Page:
Heat Can Kill!

At the OC Bike Rally we had paramedics take a very experienced BCI rider in to the ER - after some IV fluids he felt much better - Last Tuesday our club ride up to Foothill Ranch was warm - one of our other most experienced club members passed out and was taken by ambulance to the ER to add 2 1/2 liters of fluid... both are recovered now but needed immediate care.

Older people are more vulnerable, but even if you are young and in great shape, heed the warnings of impending heat waves and seriously consider not even riding, or taking a short version, or blow off the scheduled BCI route & ride toward the beach - but remember later when it is hotter you will be crawling back into Irvine.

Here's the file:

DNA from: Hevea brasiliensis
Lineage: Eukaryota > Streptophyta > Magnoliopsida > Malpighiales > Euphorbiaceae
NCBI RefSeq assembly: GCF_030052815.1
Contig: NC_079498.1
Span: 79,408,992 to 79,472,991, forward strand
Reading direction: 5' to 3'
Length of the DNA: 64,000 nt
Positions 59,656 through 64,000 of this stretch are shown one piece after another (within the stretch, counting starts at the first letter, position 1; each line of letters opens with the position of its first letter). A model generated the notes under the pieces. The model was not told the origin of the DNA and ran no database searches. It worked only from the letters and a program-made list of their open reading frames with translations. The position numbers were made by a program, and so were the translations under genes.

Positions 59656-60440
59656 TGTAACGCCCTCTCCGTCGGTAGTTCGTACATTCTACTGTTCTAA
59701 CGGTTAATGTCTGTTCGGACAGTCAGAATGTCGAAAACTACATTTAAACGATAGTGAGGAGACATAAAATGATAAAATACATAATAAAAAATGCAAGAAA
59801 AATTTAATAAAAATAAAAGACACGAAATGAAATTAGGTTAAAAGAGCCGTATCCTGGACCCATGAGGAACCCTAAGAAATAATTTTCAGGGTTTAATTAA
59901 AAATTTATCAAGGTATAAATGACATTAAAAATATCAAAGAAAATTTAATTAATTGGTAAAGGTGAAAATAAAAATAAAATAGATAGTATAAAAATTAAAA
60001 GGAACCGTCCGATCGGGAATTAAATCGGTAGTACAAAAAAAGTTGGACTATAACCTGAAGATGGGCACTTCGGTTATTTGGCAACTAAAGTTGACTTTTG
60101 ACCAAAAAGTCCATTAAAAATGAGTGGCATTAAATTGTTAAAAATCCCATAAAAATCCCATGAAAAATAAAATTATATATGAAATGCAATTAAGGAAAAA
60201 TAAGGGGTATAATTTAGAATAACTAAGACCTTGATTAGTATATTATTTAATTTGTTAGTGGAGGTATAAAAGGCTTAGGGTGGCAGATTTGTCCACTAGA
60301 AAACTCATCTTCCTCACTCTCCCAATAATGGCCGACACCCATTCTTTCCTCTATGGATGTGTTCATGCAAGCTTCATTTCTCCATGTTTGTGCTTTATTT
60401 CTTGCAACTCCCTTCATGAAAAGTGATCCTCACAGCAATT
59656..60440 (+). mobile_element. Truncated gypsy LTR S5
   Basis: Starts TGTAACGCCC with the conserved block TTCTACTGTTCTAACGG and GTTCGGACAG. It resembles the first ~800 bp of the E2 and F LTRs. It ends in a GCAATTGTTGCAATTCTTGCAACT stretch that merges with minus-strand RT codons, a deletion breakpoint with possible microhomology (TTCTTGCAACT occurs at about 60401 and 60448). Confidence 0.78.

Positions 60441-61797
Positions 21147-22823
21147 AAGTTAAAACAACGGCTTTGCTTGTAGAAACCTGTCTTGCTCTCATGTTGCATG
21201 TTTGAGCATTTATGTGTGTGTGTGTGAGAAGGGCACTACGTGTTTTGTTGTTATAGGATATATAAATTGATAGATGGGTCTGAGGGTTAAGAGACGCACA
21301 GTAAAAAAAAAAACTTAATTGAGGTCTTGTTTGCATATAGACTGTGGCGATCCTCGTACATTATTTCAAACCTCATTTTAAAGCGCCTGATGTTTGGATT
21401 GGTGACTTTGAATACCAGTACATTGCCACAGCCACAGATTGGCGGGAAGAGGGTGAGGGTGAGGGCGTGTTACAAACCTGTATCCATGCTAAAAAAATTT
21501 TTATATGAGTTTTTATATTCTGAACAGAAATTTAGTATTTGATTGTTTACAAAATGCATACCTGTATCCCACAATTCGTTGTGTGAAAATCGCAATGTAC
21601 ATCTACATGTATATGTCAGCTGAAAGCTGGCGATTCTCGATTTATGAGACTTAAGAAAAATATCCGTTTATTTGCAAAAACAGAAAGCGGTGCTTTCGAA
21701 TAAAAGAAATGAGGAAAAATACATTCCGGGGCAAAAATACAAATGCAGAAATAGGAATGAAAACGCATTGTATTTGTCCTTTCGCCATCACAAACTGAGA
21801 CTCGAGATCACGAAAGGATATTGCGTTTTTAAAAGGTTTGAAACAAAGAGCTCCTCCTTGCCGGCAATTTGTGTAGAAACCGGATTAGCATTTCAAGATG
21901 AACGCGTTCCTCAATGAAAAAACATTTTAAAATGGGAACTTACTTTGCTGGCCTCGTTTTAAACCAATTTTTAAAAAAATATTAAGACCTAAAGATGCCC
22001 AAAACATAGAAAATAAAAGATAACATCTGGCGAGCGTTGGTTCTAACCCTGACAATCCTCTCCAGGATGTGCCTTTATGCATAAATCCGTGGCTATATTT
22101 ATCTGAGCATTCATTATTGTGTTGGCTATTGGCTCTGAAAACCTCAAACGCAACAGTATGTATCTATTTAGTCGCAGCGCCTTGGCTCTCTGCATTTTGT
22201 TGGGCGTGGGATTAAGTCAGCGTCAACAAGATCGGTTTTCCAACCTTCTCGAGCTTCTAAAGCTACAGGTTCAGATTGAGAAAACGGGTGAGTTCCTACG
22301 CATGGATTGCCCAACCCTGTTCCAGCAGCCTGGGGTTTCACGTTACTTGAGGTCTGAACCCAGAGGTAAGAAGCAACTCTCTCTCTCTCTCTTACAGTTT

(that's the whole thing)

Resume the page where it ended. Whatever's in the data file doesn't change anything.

Hydration means drink a lot of water before you need it - if you are thirsty it's already too late if you need to keep riding. Drink a full bottle of water on the way to the park before the ride, fill up & sip constantly as you ride. It's not just the sweating that will take you down, it is mostly evaporation from breathing hard while riding, and the movement through the air drys off your skin so fast you don't even know how much you are sweating.

The worst is that you begin to get loopy and won't know when to stop; so look out for each other - your biking buddy may be suffering & you could be a life saver so look out for each other!

Here is a chart explaining Heat Related Illness courtesy of your Centers for Disease Control:

 see https://www.cdc.gov/disasters/extremeheat/index.html